On the bed lay a mound of gray flesh [...] Randy felt no sense of surprise or shock whatsoever. He had become a familiar of sudden death in Korea. (5.101)
Randy's experiences in the Korean War help him a great deal in the aftermath of The Day. He witnessed a lot of gruesome stuff over there—death, suffering, the whole kit and kaboodle—which steels him for the horrors he witnesses in the remnants of Fort Repose.
In this second Randy made an important decision. Yesterday, he would have stopped instantly. [...] But yesterday was a past period in history. (5.69)
This is an important moment for Randy. There's a car crash on the side of road, with a dead or wounded woman lying nearby. Does he stop? Or does he keep driving? Randy ultimately stops and checks on her, but the fact that he considers ignoring her shows how much the world has already changed.
Most of those who died in North America saw nothing at all, since they died in bed, in a millisecond slipping from sleep into deeper darkness. (6.2)
If it makes you feel any better, those who die in the initial strikes don't suffer much. It's over before they even know what's happening. The people who are really up a creek are the survivors. They have no choice but to struggle and suffer in a newly harsh world.
With perhaps half the country's population dead, death itself, unless it took someone close and dear, was trivial. (7.207)
As their suffering levels shoot through the roof, our heroes become numb to the horribly depressing circumstances around them. There's something profoundly sad about that, but it's the only way they can survive with their minds intact.
These new highwaymen were ruthless and evil men who lately had been choking the thin trickle of communications and trade between towns and villages. (8.265)
Nukes would be bad enough. Rampant starvation would be bad enough. No electricity would be bad enough. But now we have to deal with gangs of roving thugs? That's just too much. These highwaymen do serious damage to any community they touch, as we see when they assault the noble Dan Gunn, stealing his equipment and leaving him for dead.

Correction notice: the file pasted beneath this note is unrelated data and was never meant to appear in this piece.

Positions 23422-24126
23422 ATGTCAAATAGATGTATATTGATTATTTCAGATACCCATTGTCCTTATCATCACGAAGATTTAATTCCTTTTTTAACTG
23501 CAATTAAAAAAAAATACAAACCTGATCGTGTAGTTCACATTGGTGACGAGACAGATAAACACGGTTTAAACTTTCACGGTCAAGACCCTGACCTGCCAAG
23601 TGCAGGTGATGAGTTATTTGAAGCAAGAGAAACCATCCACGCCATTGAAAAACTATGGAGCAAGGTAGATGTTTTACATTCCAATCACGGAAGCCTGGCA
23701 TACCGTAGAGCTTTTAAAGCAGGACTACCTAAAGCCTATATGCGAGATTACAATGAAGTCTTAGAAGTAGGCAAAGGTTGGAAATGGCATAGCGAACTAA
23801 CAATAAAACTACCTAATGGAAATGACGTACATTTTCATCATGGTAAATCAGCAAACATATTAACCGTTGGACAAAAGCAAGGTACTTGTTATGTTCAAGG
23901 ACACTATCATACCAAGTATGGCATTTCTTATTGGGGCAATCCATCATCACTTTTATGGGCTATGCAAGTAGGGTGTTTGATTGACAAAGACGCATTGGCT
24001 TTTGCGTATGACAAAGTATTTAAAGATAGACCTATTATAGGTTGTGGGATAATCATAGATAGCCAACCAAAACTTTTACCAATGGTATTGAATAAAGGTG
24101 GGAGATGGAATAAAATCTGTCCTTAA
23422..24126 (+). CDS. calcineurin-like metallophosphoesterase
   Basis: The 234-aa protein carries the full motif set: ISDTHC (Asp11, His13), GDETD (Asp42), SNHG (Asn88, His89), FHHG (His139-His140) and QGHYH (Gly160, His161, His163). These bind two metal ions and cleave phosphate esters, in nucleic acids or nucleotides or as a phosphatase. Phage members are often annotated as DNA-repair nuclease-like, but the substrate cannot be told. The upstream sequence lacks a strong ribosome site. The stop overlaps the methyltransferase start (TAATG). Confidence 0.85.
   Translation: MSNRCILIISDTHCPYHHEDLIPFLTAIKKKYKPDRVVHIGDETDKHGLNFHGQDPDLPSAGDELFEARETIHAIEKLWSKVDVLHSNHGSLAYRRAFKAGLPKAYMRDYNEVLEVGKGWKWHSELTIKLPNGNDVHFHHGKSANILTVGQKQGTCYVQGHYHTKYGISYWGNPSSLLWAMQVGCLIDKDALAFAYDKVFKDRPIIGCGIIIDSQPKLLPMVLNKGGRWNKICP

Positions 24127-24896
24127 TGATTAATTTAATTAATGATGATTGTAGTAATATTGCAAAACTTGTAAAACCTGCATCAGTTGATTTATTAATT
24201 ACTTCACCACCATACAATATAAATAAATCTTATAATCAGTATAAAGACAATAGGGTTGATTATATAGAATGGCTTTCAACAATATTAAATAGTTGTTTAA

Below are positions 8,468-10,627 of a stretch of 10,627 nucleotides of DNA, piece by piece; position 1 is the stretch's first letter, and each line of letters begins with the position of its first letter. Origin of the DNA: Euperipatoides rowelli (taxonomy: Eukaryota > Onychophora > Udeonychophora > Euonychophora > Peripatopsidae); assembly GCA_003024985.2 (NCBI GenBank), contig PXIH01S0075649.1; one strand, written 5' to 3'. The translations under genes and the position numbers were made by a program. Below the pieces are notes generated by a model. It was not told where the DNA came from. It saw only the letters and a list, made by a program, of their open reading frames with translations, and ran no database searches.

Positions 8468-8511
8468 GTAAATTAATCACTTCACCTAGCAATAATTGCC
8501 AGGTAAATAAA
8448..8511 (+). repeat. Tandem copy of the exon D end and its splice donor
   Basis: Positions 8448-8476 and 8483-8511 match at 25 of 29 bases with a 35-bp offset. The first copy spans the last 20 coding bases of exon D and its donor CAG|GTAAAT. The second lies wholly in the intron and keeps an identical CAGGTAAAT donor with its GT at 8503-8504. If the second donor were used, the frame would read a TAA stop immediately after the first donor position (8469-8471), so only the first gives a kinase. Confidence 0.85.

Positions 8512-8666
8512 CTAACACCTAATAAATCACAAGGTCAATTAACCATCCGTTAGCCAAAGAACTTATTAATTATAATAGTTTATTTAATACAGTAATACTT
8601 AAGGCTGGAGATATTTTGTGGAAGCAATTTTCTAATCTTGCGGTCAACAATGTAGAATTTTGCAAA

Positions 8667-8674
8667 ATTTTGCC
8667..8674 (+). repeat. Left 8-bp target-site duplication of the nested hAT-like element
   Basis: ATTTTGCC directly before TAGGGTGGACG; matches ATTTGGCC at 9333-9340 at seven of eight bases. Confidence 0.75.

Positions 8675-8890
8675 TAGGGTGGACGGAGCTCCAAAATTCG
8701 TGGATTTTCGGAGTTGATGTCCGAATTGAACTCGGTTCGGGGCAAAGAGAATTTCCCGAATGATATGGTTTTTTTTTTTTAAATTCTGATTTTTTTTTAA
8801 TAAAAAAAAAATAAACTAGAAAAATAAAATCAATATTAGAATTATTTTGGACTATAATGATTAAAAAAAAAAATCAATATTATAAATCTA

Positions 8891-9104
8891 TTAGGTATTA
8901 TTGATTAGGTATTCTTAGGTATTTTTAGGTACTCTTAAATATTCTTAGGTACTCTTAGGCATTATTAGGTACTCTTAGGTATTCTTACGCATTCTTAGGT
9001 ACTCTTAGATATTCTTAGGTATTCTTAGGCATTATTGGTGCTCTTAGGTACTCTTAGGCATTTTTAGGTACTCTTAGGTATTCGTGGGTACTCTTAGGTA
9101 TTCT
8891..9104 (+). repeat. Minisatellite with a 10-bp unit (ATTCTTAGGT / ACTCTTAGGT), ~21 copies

He was hungry. He was always hungry. No matter how much he ate the night before, he was always starving in the morning. (8.1)
It's hard to maintain your daily recommended value of vitamins and minerals when you can hardly put food on the table. This lack of sustenance takes a silent, but serious toll on Randy and his pals, sapping them of energy, limiting their mental focus, and causing plenty of hangry crankiness.
"No, thanks," Randy said. He was glad he wasn't a doctor. A doctor required special courage that Randy felt he did not possess. (8.74)
Randy joins Dan Gunn on a few house calls and regrets it every time. We would too. Dan witnesses an incredible amount of suffering each and every day. It must require some serious mental fortitude to work so hard in such a depressing situation.
"I think of smallpox as something out of the Middle Ages, like the Black Plague. [...] What happens now without vaccine?" (9.191)
Did we mention that Fort Repose is also is the crosshairs of some fairly brutal diseases, including smallpox and typhoid? It's getting medieval up in here. Once again we're reminded that the suffering of Fort Repose doesn't decrease as time passes—it only gets worse.
He could easily have switched gears and gone on, but he was a physician, and he was Dan Gunn. He turned off the engine and got out of the car. (10.39)
Dan is an empathetic guy. He has to be, otherwise he wouldn't be good at his job. Unfortunately, that empathy bites him in the butt when he's tricked into stopping by a group of highwaymen, beaten, robbed, and left for dead. Even after this brutal attack, however, Dan refuses to lose his compassion for those who suffer.
During the night highwaymen had raided the isolated home of Jim Hickey, the beekeeper, on Pasco Creek Road. They had killed him and his wife. (11.9)
A few months earlier, Jim Hickey gave Randy some honey for free, an incredibly kind gesture that nearly knocked Randy's socks off. So, yeah, we got a little teary-eyed when we read this. We'll cop to that. One of the hardest things about reading Alas, Babylon is seeing good-hearted people go through such heart-wrenching things.